A Short Status Update From ONS Regarding CSEW

The Office of National Statistics (ONS) released the latest Crime Survey for England and Wales (CSEW) on the 12th of February 2015. Ally Fogg has a blogpost on it describing how the fact that CSEW 2014 showed the lowest rate of sexual violence since the records began in 1981 isn’t reported by the media.

Some may recall that I’ve previously written about how I asked the ONS why CSEW doesn’t include victims of being made to penetrate — even though that crime is punishable with up to life in prison according to the Sexual Offences Act of 2003 Section 4 subsection 4c and d. The ONS wrote back stating that they would look into adding questions to capture these victims in the CSEW.

A while back I decided it was time to ask for a status update on this matter from the ONS. I wrote them an email asking them how the work with looking into this issue is going and if there is an estimate on which future CSEW will include questions designed to capture victims of SOA 2003 Section 4.4 (c-d). I got a reply the same day stating:

Dear XYZ,

Thank you for getting back in touch with us.

We are now undergoing our annual survey development that Laura mentioned, for which we are agreeing the questions that will be asked in the 2015/16 survey – this is a long process that involves working with our stakeholders and managing the priorities for information gathered by the survey.  Capturing victims of those sexual offences of Section 4.4 is part of this process – the process is obviously not yet complete, but at the moment it is our intention that the changes can be made for the 2015/16 survey such that respondents will be asked about these offences with effect from next April.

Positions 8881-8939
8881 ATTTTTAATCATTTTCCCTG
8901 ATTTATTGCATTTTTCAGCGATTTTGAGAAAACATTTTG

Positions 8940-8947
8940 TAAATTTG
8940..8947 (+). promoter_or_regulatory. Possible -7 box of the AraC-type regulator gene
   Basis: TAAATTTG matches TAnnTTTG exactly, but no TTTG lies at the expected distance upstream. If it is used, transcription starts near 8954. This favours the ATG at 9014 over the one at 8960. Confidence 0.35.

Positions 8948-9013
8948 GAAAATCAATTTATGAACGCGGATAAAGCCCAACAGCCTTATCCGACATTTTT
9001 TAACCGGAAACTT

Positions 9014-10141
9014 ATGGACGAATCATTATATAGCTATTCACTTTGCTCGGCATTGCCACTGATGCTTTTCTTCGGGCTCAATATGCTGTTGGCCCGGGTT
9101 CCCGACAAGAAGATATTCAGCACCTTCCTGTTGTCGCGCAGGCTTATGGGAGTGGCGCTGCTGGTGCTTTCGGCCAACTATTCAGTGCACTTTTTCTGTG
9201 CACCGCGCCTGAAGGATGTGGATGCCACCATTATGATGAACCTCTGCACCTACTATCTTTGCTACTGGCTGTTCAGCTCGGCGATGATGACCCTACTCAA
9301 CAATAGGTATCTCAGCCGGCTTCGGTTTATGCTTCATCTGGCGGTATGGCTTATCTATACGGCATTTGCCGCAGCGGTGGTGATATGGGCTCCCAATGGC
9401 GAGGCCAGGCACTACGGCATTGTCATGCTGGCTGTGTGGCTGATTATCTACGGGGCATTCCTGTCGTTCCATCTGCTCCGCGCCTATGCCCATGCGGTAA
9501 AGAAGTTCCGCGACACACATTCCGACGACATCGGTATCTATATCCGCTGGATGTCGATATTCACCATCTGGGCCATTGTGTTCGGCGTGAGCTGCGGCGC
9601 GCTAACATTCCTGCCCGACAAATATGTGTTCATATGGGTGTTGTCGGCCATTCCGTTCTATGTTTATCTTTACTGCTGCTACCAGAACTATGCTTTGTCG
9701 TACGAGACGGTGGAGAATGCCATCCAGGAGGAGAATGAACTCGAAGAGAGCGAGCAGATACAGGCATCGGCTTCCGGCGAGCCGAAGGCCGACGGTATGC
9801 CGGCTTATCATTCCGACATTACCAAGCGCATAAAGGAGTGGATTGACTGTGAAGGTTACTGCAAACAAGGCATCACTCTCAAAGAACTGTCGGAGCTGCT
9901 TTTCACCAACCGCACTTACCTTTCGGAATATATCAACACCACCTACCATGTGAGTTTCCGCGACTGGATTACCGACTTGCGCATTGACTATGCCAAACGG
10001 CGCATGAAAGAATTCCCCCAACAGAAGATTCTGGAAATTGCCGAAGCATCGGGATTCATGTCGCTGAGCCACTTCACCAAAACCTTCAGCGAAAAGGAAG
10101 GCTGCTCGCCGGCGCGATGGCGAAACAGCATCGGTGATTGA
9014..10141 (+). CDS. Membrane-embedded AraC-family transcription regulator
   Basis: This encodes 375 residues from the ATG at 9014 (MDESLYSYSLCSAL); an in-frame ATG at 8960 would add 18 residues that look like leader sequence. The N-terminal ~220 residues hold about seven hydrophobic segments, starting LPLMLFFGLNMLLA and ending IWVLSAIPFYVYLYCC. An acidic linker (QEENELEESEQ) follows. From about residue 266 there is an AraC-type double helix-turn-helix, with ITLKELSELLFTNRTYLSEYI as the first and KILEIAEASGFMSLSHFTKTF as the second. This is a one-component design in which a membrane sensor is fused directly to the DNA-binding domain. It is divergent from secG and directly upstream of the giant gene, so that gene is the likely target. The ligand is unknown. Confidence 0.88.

Although one could’ve wished for these questions to be included sooner this is still a confirmation that they indeed will include them and that we can expect that the 2015/16 CSEW will count victims of being made to penetrate. The CSEW 2015/16 will be likely be published somewhere around February 2017.

 

This post has also been published on FeministCritics